Family Health & Nutrition

How to Party Healthy This Season

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How to Party Healthy This Season

7 tips to keep temptation at bay.

To survive the season and beyond with your waistline intact, party healthy, not hearty. The key is developing strategies that keep your portions—and your appetite—under control. 

Have a game plan. Never arrive at a celebration starving, or you’ll overeat. Instead, have a piece of fruit, a small salad or a cup of low-fat yogurt before leaving home. A solid snack will keep you from pouncing on the bowl of nuts or potato chips as soon as you arrive.

Cook in your skinny jeans. If you’re cooking for a party, slip into something less comfortable while you’re working away in the kitchen. Tight clothing will help you be aware of your waistline and curb the urge to nibble. If you’re wearing an apron, tie it snugly.

Prevent a test fest. If you’re preparing a dish you’ve never made before, go ahead and taste along the way. But use a teaspoon and sip water frequently to cleanse your palate. If you’re making a repeat recipe, there’s no need to taste test. Pop in a stick of gum to prevent the urge to sample.

Use delay tactics. When you arrive at a party or family gathering and it’s time for drinks and appetizers, have a glass of seltzer (plain or mixed with fruit juice) or diet soda. Hold off on the hors d’oeuvres and cocktails for a while and mingle without anything. “The longer you put off eating and drinking alcohol, the less time you’ll have to overindulge,” says Cathy Nonas, registered dietician and author. Research shows that consuming alcohol and high-fat appetizers may cause you to eat more during the main course.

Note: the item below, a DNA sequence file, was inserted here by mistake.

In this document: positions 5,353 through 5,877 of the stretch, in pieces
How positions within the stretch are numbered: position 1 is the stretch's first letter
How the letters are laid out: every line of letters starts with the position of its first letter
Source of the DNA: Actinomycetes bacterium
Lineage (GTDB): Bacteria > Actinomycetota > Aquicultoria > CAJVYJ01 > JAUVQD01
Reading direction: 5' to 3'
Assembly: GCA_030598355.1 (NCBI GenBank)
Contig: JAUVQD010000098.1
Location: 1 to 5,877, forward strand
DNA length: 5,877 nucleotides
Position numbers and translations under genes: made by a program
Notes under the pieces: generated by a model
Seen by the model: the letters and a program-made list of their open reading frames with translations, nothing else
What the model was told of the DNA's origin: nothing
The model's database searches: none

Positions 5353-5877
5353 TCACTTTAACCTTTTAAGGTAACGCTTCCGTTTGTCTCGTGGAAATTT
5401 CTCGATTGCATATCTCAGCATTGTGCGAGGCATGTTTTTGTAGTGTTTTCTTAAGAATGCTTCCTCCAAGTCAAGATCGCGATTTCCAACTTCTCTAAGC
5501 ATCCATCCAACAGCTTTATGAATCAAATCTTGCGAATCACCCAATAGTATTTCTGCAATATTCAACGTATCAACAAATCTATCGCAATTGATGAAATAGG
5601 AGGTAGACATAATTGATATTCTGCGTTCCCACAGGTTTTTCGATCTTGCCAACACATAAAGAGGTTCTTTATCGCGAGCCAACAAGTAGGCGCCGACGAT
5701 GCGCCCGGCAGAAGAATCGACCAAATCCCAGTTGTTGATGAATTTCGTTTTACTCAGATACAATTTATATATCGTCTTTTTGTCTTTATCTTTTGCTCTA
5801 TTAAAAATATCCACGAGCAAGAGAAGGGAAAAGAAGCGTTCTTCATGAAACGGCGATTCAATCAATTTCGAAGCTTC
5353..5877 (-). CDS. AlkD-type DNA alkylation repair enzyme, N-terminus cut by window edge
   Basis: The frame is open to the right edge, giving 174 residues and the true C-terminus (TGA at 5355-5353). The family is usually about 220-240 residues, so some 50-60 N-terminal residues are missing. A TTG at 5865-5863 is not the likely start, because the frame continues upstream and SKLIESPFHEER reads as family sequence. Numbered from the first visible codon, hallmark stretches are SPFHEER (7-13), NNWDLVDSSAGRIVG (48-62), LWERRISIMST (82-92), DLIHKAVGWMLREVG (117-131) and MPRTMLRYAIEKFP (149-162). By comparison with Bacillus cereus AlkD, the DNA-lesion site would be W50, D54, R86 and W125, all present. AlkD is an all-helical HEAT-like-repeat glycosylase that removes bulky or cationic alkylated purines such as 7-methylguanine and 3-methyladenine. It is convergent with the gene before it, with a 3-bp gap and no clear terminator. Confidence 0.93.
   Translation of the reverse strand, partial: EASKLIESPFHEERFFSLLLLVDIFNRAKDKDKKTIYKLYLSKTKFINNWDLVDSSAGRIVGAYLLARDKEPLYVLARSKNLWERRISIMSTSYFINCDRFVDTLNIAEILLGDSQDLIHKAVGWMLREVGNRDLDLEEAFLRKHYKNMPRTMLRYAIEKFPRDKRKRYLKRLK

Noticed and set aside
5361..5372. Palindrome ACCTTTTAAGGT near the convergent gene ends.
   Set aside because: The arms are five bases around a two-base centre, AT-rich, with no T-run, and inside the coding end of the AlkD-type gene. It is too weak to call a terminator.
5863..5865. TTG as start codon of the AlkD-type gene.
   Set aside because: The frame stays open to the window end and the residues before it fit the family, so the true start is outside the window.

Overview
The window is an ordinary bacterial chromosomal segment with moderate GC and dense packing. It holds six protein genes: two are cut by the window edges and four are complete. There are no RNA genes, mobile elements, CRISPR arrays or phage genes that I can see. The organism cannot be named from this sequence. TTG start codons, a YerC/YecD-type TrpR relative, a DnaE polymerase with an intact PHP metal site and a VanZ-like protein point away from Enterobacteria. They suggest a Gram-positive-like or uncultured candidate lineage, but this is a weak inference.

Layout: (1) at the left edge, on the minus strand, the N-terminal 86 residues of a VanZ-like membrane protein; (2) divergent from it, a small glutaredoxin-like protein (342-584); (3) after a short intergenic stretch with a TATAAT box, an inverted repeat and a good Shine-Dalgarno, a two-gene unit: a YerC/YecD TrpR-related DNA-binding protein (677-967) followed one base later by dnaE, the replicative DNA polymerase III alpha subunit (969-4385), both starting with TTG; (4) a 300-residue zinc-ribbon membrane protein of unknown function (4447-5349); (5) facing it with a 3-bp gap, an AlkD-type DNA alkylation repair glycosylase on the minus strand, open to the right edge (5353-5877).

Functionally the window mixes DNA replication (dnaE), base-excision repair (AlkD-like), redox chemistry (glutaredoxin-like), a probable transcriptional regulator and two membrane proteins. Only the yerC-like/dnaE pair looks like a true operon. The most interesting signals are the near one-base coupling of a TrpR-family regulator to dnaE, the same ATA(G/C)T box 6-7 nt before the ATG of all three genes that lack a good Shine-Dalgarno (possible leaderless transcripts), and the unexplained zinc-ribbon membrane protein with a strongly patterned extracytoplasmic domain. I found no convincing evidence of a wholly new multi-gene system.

Limit your choices. When there’s an appetizer or buffet spread, don’t put more than two foods on your plate at any given time. At sit-down dinners, use a different strategy: Fill three-quarters of your plate with healthy, low-calorie options, such as salads, grain dishes and vegetables, and reserve the remaining quarter of your plate for anything you want. Then savor every bite.

Beware of seconds. Another helping of mashed potatoes (110 calories), a slice of turkey breast (120) and a narrow sliver of pecan pie (215) don’t seem like much. But do the math and you’ll discover that “just a little bit more” can easily add up to more than 440 calories and about 14 grams of fat. To tame temptation, take a 20-minute intermission. Have a cup of tea, or hang out in the living room away from the holiday spread, to see if the urge to refill your plate passes.

Exercise daily. Exercise every day during the holiday season, even if means just putting in a 20-minute yoga DVD after the kids have gone to bed. Working out quells your stress level, boosts metabolism and provides a feeling of well-being that can fuel your resolve to eat healthy.


Sandra Gordon is an award-winning freelance writer who delivers expert advice in health, nutrition, parenting and consumer issues.

Updated November 2015